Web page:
The Ninja Foodi rolls all our favorite gadgets into one
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Sometimes you feel like crispy fried chicken, sometimes you feel like tender pot roast. One day you have time to fiddle in the kitchen, yet the next you might just want to set it and forget it. There are appliances to meet every need, but who has enough counter and cabinet space to accommodate them all? Ninja Foodi (available at Amazon for $199.99) to the rescue.
Unlike any gadget we’ve seen before, this new multicooker can air fry, pressure cook, or slow cook almost anything according to your whim. And amazingly, it does all three things extraordinarily well. For around $200, it’s not cheap, but it’s definitely a bargain and a space saver compared to all the appliances it can help you replace—including your Instant Pot. It even won our badge for best upgrade pick in the Reviewed multicooker roundup. Not convinced? Here’s everything I learned about the Foodi through testing it in my own kitchen.
One glance at the Foodi and R2-D2 comes to mind. It’s round and bulky with a curved top and a digital control panel across its belly. With its black housing, it looks functional, not decorative, and anyone who comes into your kitchen is likely to ask, “What’s that?” When you go to lift the whole thing, you realize it’s solidly built and quite heavy, so once you plunk it on your countertop, you’ll want to leave it there. Although it does have handles that make it easy to maneuver when you have to.
The Foodi comes with two lids—a crisping lid, which is permanently attached by a hinge and is used for air frying and other non-pressurized functions, and a pressure lid, for pressure cooking, slow cooking and steaming. The device also comes with a cooking pot, a crisping basket, and an interior rack. Unfortunately, this means you’re not totally off the hook when it comes to storage space. You’ll have to find a place in your cabinets to keep the parts that aren’t being used.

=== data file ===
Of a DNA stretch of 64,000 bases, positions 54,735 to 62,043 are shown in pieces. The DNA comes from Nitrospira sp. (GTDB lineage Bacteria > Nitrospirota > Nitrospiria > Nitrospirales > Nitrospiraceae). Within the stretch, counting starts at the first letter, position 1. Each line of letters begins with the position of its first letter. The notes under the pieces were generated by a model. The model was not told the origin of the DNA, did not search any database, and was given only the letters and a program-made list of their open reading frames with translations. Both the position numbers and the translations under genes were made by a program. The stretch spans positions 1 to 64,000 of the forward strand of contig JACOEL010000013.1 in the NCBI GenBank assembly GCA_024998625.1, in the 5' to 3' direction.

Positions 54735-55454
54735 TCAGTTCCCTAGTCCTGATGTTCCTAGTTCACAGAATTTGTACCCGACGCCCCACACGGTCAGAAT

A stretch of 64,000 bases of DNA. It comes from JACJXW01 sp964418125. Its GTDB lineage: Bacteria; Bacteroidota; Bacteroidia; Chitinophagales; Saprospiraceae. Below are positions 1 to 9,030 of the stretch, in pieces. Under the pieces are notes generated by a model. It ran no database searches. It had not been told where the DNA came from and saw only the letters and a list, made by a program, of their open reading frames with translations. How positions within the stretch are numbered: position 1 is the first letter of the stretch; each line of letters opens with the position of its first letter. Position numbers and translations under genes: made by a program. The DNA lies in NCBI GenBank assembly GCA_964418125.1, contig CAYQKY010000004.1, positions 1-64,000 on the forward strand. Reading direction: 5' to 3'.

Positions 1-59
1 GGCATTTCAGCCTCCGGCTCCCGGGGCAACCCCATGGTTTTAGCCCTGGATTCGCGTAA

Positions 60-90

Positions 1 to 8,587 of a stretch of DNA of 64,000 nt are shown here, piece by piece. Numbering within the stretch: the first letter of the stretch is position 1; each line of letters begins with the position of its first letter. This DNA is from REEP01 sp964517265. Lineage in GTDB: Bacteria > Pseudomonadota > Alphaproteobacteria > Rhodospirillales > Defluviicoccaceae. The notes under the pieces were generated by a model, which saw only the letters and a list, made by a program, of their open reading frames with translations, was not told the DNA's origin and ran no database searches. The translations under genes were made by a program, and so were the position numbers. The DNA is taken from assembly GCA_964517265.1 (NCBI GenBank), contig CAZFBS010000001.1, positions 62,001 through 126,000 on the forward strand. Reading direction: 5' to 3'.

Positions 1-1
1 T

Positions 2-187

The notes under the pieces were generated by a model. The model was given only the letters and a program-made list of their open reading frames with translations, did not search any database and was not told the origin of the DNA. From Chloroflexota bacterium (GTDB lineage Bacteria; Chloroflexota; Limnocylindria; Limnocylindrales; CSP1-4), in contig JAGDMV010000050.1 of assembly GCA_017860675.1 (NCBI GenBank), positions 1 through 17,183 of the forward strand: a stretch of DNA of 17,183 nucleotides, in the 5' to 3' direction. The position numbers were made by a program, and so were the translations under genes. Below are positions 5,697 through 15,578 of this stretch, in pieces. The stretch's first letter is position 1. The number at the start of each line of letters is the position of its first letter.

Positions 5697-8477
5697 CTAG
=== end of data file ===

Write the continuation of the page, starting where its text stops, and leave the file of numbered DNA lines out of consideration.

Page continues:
The control panel is clearly laid out, has mercifully large and easy-to-read markings, and is intuitive to navigate. The cooking pot and the crisping basket have a ceramic nonstick finish that gives them the look of cheap cookware, but ultimately makes them very easy to clean. We tested the model with a 6.5-quart cooking pot, but one with a larger 8-quart pot is also available.
Ninja calls the Foodi “a pressure cooker that crisps” and hawks its “TenderCrisp Technology,” but this description sells it a bit short. The Foodi can function totally independently as an air fryer, a pressure cooker, and a slow cooker. You can also choose to pressure cook and then air fry to achieve a browned, crisped exterior—that’s the TenderCrisp part.
The Foodi also features Sear/Sauté, Steam, Bake/Roast, Broil, and Dehydrate functions, combining the best of most multicookers and air fryers. It’s accompanying cookbook has recipes for using the functions in various combinations. For example, there’s one for pressure cooking ribs until they’re tender, then finishing them on the Air Crisp setting. Another has you cook chicken and rice on the Pressure setting, then switch to Broil to brown and crisp the chicken along with carrots.
After pressure or slow cooking or steaming, the Foodi automatically goes into a keep warm mode which will stay on for 12 hours or until you turn it off. It counts up to show you how long it’s been since your food finished cooking.